Rose-ringed Parakeet

Rose-ringed Parakeet

Rose-ringed Parakeet

Rose-ringed Parakeet

Rose-ringed Parakeet

Rose-ringed Parakeet

Rose-ringed Parakeet

Rose-ringed Parakeet

Rose-ringed Parakeet

25 Oct 2015

Pied Kingfisher - Sabkhat Al Fasl


Whilst ringing at Sabkhat Al Fasl 23 October 2015 I found a Pied Kingfisher Ceryle rudis flying around near one of the nets. Pied Kingfisher is a scarce winter visitor to Saudi Arabia with most records from the Eastern Province. On 25 February 1999 there were six birds present at Sabkhat Al Fasl (Jubail) and an inland record of one at an old disused dairy farm at Thumamah 14-22 October 1999. A record from the northwest of Saudi Arabia was one at Lake Yanbu al Medina 14 April 1999. A few singles have been seen since then often at Sabkhat Al Fasl but it remains a scarce bird for the country and a good bird to find. Pied Kingfishers generally use small and large lakes, large rivers, estuaries, coastal lagoons, mangroves and sandy and rocky coasts and require waterside perches such as trees, reeds, fences and posts. They eat predominantly fish and regularly hover particularly so in windy conditions with the bird seen at Sabkhat Al Fasl regularly hovering and calling. Birds fly low over the water with steady wing beats and then rise 2–10 metres in the air, with body held nearly vertical, bill held down and wings beating rapidly; they then dive down into the water and if successful swallow prey on the wing without beating on branch or something similar. Birds are generally sedentary, however, in the non-breeding season, local movements can extend over several hundreds of kilometres and this is probably how birds enter the Eastern Province.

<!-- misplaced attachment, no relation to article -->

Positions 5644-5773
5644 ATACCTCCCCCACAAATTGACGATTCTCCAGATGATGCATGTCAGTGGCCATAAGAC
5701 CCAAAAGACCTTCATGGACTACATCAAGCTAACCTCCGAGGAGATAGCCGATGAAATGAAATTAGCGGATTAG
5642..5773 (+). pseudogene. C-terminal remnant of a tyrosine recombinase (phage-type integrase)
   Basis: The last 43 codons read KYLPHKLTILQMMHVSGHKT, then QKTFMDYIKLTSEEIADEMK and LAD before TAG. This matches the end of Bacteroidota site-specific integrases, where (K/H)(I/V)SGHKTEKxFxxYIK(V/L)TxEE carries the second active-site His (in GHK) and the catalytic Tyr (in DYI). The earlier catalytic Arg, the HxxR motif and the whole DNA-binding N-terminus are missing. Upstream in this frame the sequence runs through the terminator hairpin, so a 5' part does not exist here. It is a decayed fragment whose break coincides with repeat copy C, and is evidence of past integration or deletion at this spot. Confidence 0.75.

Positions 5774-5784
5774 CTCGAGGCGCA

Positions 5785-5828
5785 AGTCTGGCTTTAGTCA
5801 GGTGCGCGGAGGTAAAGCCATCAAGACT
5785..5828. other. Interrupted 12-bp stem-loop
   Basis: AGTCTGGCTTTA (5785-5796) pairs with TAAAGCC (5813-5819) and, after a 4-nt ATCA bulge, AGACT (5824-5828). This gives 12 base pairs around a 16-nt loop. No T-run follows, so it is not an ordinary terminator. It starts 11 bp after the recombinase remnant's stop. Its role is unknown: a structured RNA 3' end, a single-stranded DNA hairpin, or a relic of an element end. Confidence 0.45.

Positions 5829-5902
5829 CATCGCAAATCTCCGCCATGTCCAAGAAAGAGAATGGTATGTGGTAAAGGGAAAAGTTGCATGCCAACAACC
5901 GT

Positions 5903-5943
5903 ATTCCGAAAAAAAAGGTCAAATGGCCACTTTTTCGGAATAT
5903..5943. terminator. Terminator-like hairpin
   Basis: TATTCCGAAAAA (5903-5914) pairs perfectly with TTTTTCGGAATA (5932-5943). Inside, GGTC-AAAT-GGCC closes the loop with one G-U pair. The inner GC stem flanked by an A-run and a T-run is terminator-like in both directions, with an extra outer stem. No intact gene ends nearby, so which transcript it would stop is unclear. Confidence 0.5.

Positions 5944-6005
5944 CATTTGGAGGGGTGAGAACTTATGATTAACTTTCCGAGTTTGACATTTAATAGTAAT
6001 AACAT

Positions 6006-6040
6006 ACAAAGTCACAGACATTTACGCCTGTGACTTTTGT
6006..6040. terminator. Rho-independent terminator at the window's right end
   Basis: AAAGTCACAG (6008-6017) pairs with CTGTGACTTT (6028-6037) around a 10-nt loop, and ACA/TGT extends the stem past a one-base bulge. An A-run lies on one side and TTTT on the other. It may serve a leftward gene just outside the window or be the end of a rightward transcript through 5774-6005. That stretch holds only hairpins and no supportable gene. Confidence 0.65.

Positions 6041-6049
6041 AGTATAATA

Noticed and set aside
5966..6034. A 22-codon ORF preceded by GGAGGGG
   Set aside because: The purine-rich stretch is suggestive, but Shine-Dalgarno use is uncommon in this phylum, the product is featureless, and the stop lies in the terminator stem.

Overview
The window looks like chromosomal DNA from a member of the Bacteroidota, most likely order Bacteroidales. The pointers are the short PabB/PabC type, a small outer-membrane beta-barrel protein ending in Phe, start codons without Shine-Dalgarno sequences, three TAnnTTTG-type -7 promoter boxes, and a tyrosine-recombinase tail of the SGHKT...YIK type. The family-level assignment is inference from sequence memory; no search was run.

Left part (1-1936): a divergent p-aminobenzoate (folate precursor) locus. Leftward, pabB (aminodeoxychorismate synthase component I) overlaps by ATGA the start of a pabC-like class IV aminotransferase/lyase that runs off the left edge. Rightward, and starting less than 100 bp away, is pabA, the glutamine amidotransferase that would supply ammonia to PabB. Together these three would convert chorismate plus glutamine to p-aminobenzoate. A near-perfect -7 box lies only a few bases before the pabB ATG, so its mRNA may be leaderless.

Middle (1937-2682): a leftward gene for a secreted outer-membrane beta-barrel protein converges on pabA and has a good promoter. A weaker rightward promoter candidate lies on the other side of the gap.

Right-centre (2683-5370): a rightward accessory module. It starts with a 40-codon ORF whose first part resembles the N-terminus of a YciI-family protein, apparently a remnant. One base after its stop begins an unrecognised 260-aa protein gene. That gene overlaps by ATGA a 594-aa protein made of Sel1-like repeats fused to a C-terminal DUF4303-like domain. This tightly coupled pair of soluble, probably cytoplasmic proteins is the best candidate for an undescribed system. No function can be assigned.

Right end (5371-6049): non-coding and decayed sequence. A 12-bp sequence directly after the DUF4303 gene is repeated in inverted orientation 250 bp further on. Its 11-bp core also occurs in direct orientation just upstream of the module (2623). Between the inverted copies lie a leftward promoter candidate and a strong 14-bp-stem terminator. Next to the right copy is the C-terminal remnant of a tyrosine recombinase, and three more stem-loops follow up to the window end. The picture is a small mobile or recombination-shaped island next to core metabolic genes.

24 Oct 2015

Black Stork in Tabuk – Bird records by Viv Wilson

Viv Wilson sent me some photos of a Black Stork Ciconia nigra he found in Tabuk on 16 October 2015 and has kindly allowed me to use them on my website. This was the first time he had seen the species in Tabuk and is a good record for the area. Black Stork is an uncommon migrant and winter visitor to western regions of Saudi Arabia including the Red Sea coast, especially the extreme southwest. The species, however has a very different status in the Eastern Province where it is a vagrant with its status in central Arabia and the Riyadh area a scarce visitor. There were no records from Riyadh prior to 1988 but in that year there were sightings of 2 on 27 and 28 October, I on 25 December and perhaps the same bird again on 31 December. Since then records have become more common with all sightings coming from the Riyadh watercourse. Birds appear to use the Red Sea cast to migrate down and are often seen in the Jeddah area and the Jizan region where they are almost always associated with water bodies. Birds are mainly seen singly bit in the west and southwest flocks of over ten birds are occasionally seen.